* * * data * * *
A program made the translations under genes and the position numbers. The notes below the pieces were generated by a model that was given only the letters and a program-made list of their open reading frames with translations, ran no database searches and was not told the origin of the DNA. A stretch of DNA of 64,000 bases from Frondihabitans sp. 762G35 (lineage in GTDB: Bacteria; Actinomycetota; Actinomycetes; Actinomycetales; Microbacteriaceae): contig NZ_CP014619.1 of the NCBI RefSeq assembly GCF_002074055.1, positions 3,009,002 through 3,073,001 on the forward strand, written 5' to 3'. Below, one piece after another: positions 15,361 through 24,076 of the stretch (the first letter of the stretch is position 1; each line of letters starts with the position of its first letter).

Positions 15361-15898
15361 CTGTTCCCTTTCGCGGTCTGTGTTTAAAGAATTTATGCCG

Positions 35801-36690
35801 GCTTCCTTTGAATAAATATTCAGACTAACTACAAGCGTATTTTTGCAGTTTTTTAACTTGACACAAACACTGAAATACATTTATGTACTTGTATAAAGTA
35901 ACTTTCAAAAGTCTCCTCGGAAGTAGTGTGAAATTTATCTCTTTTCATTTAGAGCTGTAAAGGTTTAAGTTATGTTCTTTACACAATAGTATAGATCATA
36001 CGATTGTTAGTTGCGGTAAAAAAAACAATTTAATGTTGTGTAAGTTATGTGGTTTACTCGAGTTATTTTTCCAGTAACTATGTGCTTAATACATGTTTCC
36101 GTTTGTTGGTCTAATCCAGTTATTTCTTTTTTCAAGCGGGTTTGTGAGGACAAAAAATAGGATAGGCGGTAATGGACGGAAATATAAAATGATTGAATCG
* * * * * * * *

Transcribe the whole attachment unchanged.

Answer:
A program made the translations under genes and the position numbers. The notes below the pieces were generated by a model that was given only the letters and a program-made list of their open reading frames with translations, ran no database searches and was not told the origin of the DNA. A stretch of DNA of 64,000 bases from Frondihabitans sp. 762G35 (lineage in GTDB: Bacteria; Actinomycetota; Actinomycetes; Actinomycetales; Microbacteriaceae): contig NZ_CP014619.1 of the NCBI RefSeq assembly GCF_002074055.1, positions 3,009,002 through 3,073,001 on the forward strand, written 5' to 3'. Below, one piece after another: positions 15,361 through 24,076 of the stretch (the first letter of the stretch is position 1; each line of letters starts with the position of its first letter).

Positions 15361-15898
15361 CTGTTCCCTTTCGCGGTCTGTGTTTAAAGAATTTATGCCG

Positions 35801-36690
35801 GCTTCCTTTGAATAAATATTCAGACTAACTACAAGCGTATTTTTGCAGTTTTTTAACTTGACACAAACACTGAAATACATTTATGTACTTGTATAAAGTA
35901 ACTTTCAAAAGTCTCCTCGGAAGTAGTGTGAAATTTATCTCTTTTCATTTAGAGCTGTAAAGGTTTAAGTTATGTTCTTTACACAATAGTATAGATCATA
36001 CGATTGTTAGTTGCGGTAAAAAAAACAATTTAATGTTGTGTAAGTTATGTGGTTTACTCGAGTTATTTTTCCAGTAACTATGTGCTTAATACATGTTTCC
36101 GTTTGTTGGTCTAATCCAGTTATTTCTTTTTTCAAGCGGGTTTGTGAGGACAAAAAATAGGATAGGCGGTAATGGACGGAAATATAAAATGATTGAATCG